Zephyrhills teen arrested for school threat made on Snapchat

- A Pasco County teen was arrested after allegedly typing a threat on social media to bring a machete to school and kill two other classmates.

The 14-year-old student attends Zephyrhills High School. He's now charged with a felony. We're not naming him because of his age.

It's yet another case where law enforcement has to say, "Stop and pause. Don't post, text or rant on Facebook while you're highly emotional." That's the message from Lt. Troy Fergueson of the Pasco County Sheriff's Office.

Sunday night, a venting session between two Zephyrhills High School friends took a violent turn. They were using the messaging app Snapchat.

"Basically, the young man was aggravated the girl he's asked to prom was allegedly cheating on him with another boy," Fergueson said.

In photo of a chat, the 14-year-old boy typed, "Ima bring a (expletive) machete to school tomorrow I swear to (expletive) God." He went on to type that he would "shank" the male and female students. Deputies say he also sent a picture of the large knife to his friend.

The friend warned, "You better not bro. You can get arrested for just saying what your saying right now."

Eventually, the friend told his parents, who contacted the Pasco County Sheriff's Office. Deputies located the knife in the teen's bedroom.

"After the interview, he said he was just joking around when he said it," Fergueson said. "But, you can never joke about a matter as serious as this because it creates hysteria, gets people up in arms, scares people, is very disruptive to our schools and there is just no place for it."

The teen's father, who asked not to be identified, said it’s a case of a boy with a crush on a girl who got his heart broken when she didn't want to go to the dance. He acknowledged his son made a bad decision.

"My son is a very sweet boy," he said. "There's no aggression in him to do anything as far as what they're accusing him. He did say what he said because he had his feelings hurt. There's no way on earth he would do anything. Nothing was ever done or planned. He was just venting and that was as far as it was going to go. He would never do such a thing."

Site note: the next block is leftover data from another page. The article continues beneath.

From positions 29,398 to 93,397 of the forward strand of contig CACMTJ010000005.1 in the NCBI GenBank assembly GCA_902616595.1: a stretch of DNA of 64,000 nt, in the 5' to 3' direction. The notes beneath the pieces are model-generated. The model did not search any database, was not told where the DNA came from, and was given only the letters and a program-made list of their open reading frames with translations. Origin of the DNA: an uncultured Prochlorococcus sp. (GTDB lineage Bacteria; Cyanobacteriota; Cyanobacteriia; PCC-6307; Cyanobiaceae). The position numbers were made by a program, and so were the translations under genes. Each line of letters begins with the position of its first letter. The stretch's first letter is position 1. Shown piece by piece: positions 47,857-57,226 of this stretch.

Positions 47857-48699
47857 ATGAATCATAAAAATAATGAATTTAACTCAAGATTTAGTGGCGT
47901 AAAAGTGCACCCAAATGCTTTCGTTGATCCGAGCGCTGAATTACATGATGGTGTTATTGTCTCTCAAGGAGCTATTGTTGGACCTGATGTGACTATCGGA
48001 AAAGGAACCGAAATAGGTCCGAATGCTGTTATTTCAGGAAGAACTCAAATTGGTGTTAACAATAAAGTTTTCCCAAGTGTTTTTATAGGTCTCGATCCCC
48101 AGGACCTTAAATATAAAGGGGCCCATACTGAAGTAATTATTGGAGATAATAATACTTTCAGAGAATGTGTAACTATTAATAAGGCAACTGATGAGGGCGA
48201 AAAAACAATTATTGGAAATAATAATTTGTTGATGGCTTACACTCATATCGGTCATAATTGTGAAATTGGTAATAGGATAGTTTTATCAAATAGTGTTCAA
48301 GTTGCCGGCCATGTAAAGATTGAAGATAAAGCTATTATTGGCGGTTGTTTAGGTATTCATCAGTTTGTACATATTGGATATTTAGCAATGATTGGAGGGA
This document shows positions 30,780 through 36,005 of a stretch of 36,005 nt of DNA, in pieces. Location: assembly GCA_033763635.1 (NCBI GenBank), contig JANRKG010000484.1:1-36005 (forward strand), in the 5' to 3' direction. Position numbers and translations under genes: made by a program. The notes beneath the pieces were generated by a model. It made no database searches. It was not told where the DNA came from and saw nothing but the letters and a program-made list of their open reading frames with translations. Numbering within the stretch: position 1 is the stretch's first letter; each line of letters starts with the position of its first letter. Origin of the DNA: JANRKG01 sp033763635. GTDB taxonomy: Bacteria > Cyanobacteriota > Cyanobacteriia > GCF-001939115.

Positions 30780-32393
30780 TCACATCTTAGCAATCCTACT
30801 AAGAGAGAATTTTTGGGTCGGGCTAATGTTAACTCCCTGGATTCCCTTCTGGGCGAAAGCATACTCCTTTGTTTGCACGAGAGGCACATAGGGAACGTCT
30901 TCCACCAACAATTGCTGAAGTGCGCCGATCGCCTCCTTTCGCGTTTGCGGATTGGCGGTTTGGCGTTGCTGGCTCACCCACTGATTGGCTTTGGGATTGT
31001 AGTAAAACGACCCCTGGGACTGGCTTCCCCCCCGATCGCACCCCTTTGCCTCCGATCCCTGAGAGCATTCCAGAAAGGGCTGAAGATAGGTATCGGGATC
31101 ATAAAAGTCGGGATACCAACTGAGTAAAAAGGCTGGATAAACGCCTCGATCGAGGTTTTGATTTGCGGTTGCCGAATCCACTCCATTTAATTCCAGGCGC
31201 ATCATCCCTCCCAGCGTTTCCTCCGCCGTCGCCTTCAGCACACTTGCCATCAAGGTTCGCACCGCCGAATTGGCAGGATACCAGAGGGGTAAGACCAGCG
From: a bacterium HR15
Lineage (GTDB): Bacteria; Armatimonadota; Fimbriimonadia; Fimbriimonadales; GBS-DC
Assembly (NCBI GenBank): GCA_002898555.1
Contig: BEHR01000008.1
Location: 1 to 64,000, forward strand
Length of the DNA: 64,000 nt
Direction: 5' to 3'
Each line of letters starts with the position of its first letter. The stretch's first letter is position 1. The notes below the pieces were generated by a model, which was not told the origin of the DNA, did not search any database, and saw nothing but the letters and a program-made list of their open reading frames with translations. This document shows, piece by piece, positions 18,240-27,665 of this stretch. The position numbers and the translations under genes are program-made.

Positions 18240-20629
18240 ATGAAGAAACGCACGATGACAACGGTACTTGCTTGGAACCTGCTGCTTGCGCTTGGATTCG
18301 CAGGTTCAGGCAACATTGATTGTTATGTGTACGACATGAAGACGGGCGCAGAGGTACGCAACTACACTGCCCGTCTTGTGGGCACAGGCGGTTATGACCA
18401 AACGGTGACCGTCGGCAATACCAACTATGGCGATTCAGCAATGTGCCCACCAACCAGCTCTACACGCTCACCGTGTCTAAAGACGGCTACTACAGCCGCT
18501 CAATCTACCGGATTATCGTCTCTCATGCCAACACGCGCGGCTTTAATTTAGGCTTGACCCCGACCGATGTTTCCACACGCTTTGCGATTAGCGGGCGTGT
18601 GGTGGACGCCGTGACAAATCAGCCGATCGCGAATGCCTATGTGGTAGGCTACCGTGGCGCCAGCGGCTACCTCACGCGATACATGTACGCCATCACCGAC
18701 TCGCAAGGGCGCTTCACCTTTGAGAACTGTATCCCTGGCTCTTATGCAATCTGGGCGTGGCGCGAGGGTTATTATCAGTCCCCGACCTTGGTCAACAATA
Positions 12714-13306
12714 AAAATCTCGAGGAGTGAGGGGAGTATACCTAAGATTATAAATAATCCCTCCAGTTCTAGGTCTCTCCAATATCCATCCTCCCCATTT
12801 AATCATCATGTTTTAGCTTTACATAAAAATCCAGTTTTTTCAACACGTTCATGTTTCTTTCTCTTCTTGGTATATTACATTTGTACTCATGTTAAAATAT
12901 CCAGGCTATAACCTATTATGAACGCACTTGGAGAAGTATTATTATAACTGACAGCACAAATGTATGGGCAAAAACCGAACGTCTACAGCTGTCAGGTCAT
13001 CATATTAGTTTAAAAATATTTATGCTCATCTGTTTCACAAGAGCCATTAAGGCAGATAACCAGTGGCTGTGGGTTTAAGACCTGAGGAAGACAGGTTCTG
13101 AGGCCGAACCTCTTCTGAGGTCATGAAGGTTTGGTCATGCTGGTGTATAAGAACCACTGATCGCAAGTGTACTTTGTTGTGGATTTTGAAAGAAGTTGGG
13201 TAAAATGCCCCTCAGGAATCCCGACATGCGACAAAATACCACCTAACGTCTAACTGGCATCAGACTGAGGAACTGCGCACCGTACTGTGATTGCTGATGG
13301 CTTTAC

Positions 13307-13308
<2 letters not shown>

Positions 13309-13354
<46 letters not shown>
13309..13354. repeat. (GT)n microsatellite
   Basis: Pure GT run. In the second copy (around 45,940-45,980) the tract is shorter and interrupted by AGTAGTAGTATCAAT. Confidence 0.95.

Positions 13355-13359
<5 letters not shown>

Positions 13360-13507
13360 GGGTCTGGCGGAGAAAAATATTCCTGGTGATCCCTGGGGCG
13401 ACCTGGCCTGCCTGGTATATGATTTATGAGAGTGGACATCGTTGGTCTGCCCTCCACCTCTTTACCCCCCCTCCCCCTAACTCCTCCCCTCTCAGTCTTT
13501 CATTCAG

Jokes or not, threats like these on social media became so common last school year, the district began producing PSA's to try to curb them.

"We do not want good kids to jeopardize their futures by making stupid mistakes," Superintendent Kurt Browning said in one recording.

Overall, the district is seeing the number of cases go down.

"Use social media responsibly," said Pasco County Schools spokesperson Linda Cobbe. "Do not make threats. We take threats seriously and there will be consequences, very serious consequences."

Unfortunately, for this student, a juvenile mistake could carry adult consequences.

"He will pay for saying what he did," said the boy's father. "He's going to understand and know he made a bad choice. You don't threaten anybody with anything, ever. All the other kids can learn from it, too. You've got to be careful what you say and who you say it to."

The student was arrested and charged with making threats to kill, which is a felony. The consequence from the district was an automatic 10-day suspension and recommendation for change of placement.

School officials will investigate the case to determine what happens after his suspension is up.

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